The Early History of Television: From Invention Until WWI. The television (TV) has a rich history. Many of TV’s breakthrough moments occurred from its inception up until the WWI era.
Television was not invented by a single inventor. Instead, many people working alone and together contributed to the evolution of TV. TV and its predecessors have a rich early history. The following is a timeline demonstrating the history of the development of television.
19th Century Timeline of The History of Video and Television
- 1831: Joseph Henry’s and Michael Faraday’s work with electromagnetism makes possible the beginning of the era of electronic communication.
- 1862: Abbe Giovanna Caselli invents his “pantelegraph” and becomes the first person to transmit a still image over wires.
- 1873: Scientists May and Smith experiment with selenium and light which opens the door for inventors to transform images into electronic signals.
- 1876: Boston civil servant George Carey was conceptualizing complete television systems. In 1877 he put forward drawings for what he called a “selenium camera” that would allow people to “see by electricity.” Eugen Goldstein coins the term “cathode rays” to describe the light emitted when an electric current was forced through a vacuum tube.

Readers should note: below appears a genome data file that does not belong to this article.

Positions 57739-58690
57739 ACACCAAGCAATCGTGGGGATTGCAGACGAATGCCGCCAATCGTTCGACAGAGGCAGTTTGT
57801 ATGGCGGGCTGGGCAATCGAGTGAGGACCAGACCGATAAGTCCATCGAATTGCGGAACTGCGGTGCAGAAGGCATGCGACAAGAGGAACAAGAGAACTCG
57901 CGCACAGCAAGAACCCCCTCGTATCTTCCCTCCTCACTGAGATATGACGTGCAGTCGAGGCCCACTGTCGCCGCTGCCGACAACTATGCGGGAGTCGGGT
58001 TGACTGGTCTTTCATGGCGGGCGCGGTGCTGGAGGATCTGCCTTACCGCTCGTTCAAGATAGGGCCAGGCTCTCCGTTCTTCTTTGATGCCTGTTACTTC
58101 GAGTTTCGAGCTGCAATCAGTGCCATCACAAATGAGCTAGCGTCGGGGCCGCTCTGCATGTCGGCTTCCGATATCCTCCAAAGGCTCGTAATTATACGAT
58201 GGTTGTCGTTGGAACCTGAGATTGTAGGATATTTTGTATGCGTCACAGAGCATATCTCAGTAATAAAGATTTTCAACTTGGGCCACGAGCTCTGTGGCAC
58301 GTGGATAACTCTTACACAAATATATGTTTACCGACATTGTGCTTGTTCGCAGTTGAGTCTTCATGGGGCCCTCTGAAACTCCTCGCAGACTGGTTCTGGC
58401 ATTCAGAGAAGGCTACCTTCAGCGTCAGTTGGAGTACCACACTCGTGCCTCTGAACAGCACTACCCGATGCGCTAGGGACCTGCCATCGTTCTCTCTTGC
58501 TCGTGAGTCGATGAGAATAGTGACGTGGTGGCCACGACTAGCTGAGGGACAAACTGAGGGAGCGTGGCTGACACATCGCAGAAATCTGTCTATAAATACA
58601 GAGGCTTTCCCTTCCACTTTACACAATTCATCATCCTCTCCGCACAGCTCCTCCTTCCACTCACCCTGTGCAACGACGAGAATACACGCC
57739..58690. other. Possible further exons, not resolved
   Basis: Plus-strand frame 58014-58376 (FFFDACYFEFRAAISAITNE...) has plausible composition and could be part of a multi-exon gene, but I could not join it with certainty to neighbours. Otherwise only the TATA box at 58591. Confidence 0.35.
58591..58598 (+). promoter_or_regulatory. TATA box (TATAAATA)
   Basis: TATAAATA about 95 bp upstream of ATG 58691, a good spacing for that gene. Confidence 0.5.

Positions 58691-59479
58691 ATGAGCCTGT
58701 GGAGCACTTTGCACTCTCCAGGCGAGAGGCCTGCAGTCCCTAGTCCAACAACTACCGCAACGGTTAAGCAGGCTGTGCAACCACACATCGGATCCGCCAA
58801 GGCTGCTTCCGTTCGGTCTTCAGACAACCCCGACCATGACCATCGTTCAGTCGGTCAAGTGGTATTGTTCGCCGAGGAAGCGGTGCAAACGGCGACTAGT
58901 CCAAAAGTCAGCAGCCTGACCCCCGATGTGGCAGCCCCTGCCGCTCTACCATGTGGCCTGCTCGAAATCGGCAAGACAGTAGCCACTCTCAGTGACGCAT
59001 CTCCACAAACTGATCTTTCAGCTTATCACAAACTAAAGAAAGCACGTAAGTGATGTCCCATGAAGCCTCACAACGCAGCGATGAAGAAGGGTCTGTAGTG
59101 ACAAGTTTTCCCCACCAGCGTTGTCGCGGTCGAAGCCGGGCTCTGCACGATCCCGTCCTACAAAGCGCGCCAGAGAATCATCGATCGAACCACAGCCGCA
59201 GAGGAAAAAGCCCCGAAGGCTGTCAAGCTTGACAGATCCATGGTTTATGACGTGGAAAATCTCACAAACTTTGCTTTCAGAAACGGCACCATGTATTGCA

- Late 1870’s: Scientists and engineers like Paiva, Figuier, and Senlecq were suggesting alternative designs for “telectroscopes.”
- 1880: Inventors like Bell and Edison theorize about telephone devices that transmit image as well as sound. Bell’s photophone used light to transmit sound and he wanted to advance his device for image sending. George Carey builds a rudimentary system with light-sensitive cells.
- 1881: Sheldon Bidwell experiments with telephotography, another photophone.
- 1884: Paul Nipkow sends images over wires using a rotating metal disk technology calling it the “electric telescope” with 18 lines of resolution.
- 1900: At the World’s Fair in Paris, the 1st International Congress of Electricity was held, where Russian, Constantin Perskyi, made the first known use of the word “television.”
Pre-WWI 20th Century Timeline of the History of Video and Television
Soon after the turn of the century, the momentum shifted from ideas and discussions to physical development of TV systems. Two paths were followed:
- Mechanical Television – based on Nipkow’s rotating disks.
- Electronic Television – based on the cathode ray tube work done independently in 1907 by English inventor A.A. Campbell-Swinton and Russian scientist Boris Rosing.
- 1906: Lee de Forest invents the “Audion” vacuum tube that proved essential to electronics. The Audion was the first tube with the ablity to amplify signals. Boris Rosing combines Nipkow’s disk with a cathode ray tube, and builds the first working mechanical TV system.
- 1907: Campbell Swinton and Boris Rosing suggest using cathode ray tubes to transmit images; independent of each other, they both develop electronic scanning methods of reproducing images.
- American Charles Jenkins and Scotsman John Baird followed the mechanical model, while Philo Farnsworth, working independently in San Francisco, and Russian émigré Vladimir Zworkin, working for Westinghouse and later RCA, advanced the electronic model.
During WWI, much attention was diverted from developing television, although many would continue to work towards it. TV and video would become extremely important, even to militaries around the world.